Birmingham Egyptology

Festschrift in honour of Tony Leahy

As many of our group will be aware, Tony Leahy, Senior Lecturer in Egyptology, retired last year after some 40 years of service to the University. To honour his achievements, a small ceremony was held at the University on 15th February to present Tony with a festschrift:

Screen Shot 2018-03-15 at 09.50.52

As sealed for presentation!

‘A True Scribe of Abydos. Essays on First Millennium Egypt in Honour of Anthony Leahy.’


The book – 265 in the series Orientalia Lovaniensia Analecta, published by Peeters of Leuven and edited by Claus Jurman, Bettina Bader, and  David Aston – contains more than 20 essays from scholars having ties with Tony and the University over many years. Further details about the book and a brief summary of its contents may be seen on the publisher’s web site at:




ISBN 978-90-429-3480-1.

Birmingham Egyptology Forum: Dr Margaret Mountford

For our final Forum session this term, we are very excited to welcome Dr Margaret Mountford, Chair of the Egypt Exploration Society, to the University of Birmingham.

Dr Mountford will be presenting a talk on the Oxyrhynchus papyri – if you’re interested in attending, please register for a place via Eventbrite:

We hope that you can join us for this fascinating talk!BE Forum March poster MM

BE Social Event

Birmingham Egyptology will be holding a social event from 1 pm on Saturday 3rd March 2018 at The Hop Garden, 19 Metchley Lane, Harborne.


The Hop Garden has only recently opened, and has been described as ‘a homely place with its own, cosy personality’ yet  ‘very different.’ Why not join us in finding out how different!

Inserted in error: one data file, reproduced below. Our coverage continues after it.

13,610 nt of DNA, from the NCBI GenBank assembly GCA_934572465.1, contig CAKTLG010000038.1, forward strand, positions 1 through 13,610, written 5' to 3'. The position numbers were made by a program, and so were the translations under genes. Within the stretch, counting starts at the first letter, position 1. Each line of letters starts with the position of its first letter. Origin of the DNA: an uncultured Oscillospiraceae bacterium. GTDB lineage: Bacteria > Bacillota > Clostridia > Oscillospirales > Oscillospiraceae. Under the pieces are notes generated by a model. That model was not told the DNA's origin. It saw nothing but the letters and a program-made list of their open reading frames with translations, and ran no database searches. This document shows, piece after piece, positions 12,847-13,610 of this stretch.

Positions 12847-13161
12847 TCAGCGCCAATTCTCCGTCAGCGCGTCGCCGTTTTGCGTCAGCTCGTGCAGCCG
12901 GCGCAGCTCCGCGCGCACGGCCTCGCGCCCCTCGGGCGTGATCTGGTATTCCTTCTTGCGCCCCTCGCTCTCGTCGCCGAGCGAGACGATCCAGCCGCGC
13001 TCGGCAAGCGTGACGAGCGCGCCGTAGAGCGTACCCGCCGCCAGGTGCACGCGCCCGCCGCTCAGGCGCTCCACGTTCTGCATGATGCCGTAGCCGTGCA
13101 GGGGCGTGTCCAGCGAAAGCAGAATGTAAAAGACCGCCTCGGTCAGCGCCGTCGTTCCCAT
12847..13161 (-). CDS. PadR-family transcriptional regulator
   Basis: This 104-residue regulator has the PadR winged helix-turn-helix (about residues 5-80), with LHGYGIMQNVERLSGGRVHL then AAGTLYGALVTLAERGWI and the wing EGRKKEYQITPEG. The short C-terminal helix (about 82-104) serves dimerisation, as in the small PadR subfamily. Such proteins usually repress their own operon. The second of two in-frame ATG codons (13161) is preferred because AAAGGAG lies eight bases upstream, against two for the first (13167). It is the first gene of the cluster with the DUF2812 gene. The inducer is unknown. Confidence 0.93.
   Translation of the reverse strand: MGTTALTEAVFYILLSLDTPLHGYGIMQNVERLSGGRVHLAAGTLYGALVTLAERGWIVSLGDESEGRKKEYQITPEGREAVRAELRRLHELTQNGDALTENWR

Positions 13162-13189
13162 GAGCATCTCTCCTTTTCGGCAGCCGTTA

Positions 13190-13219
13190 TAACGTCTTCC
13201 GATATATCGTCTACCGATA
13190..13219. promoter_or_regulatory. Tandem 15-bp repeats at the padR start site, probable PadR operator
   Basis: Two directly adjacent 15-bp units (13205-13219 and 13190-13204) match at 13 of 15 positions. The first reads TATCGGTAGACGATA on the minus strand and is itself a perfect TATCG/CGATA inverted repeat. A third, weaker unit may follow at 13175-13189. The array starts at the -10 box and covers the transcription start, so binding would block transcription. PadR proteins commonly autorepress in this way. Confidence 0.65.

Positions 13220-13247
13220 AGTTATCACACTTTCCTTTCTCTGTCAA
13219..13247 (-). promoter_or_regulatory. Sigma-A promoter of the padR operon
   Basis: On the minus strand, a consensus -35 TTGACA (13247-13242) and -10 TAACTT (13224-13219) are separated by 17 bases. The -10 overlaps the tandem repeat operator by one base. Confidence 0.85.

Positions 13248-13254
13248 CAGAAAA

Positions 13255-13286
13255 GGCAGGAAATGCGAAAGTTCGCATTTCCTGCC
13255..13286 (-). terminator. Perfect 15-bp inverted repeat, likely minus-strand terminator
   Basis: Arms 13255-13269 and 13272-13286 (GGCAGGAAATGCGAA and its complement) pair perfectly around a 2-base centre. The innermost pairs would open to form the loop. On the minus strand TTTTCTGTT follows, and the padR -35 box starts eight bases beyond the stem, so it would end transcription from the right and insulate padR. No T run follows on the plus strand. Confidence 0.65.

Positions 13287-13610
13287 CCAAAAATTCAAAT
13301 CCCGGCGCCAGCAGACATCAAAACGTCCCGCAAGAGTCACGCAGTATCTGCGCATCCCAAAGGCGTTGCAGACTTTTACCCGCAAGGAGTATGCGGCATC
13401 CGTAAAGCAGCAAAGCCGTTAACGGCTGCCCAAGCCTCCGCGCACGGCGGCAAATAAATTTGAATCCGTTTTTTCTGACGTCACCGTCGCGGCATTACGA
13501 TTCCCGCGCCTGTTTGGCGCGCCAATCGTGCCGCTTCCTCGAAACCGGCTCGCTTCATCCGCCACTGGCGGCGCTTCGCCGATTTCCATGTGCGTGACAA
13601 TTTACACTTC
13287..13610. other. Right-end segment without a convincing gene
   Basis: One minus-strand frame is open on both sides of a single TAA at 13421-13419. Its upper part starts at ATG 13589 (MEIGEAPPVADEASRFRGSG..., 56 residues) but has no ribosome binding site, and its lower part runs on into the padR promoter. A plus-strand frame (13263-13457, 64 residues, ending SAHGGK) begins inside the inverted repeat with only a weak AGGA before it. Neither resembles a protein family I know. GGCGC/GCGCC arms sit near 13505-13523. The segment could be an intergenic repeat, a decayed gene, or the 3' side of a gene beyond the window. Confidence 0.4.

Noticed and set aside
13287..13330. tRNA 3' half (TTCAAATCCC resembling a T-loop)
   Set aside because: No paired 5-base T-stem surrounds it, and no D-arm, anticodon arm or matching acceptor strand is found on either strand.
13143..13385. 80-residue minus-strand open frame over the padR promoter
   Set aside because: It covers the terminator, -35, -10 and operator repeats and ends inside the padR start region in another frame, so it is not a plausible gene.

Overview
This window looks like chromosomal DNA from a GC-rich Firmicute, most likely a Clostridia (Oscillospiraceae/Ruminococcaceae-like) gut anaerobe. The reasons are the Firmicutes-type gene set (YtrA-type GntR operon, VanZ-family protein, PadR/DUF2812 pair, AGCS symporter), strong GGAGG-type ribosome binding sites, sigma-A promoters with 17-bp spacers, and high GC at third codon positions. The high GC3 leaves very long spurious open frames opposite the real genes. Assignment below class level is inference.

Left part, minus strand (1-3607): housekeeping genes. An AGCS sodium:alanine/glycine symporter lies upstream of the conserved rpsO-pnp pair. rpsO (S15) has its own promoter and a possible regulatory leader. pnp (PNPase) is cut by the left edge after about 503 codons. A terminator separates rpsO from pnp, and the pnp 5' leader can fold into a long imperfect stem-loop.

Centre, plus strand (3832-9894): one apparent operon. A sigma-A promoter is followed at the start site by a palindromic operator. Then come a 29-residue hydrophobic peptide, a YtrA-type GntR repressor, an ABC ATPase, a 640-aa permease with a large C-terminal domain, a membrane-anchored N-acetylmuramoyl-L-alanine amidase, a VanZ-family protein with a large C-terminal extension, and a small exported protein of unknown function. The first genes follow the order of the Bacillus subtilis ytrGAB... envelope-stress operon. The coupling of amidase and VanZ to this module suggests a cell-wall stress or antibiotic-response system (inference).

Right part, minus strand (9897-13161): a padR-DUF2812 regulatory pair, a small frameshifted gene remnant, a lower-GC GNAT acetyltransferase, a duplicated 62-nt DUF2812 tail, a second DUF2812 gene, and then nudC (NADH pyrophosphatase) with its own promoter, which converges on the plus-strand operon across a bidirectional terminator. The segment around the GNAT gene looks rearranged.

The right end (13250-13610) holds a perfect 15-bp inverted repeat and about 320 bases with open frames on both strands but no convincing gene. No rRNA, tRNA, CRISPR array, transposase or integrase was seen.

For more information regarding the venue see:

Extended Deadline – 5th Annual Birmingham Egyptology Symposium: Call For Papers

We have now extended the deadline for our call for papers for the 5th Annual Birmingham Egyptology Symposium: ‘Conflict in Ancient Culture’, which will take place on Friday 11th May 2018 at the University of Birmingham, UK.

We invite abstract submissions from postgraduates and independent researchers pertaining to the individual’s interpretation of the above theme. This may include, but is not limited to, notions of conflict as expressed or evidence in archaeology, art, language, history, epigraphy, reception and perspectives of ancient Egypt, and relations between Egypt and other ancient civilisations.

Presentations may take the form of a 20 minute paper AND/OR an A0 research poster. Abstracts should be a maximum of 300 words, to be submitted by Friday 23rd February 2018 at 5pm to:

Confirmation of the decision will be emailed by late February. Following the Symposium, presenters will be invited to submit their papers or posters as articles to be considered for publication in the Birmingham Egyptology Journal.

For further information about this event, please contact us here or at the above email address to register your interest or ask any questions.

5th Annual Birmingham Egyptology Symposium: Call For Papers

Birmingham Egyptology are pleased to announce that the 5th annual Birmingham Egyptology Symposium will be held at the University of Birmingham on Friday 11th May 2018.
The theme will be ‘Conflict in ancient Culture’. The organising committee invite papers from postgraduate students and independent researchers pertaining to their individual interpretations of this theme. This may include, but is not limited to, notions of conflict as expressed or evident in archaeology, art, language, history, epigraphy, reception and perspectives of ancient Egypt, and relations between Egypt and other ancient civilisations.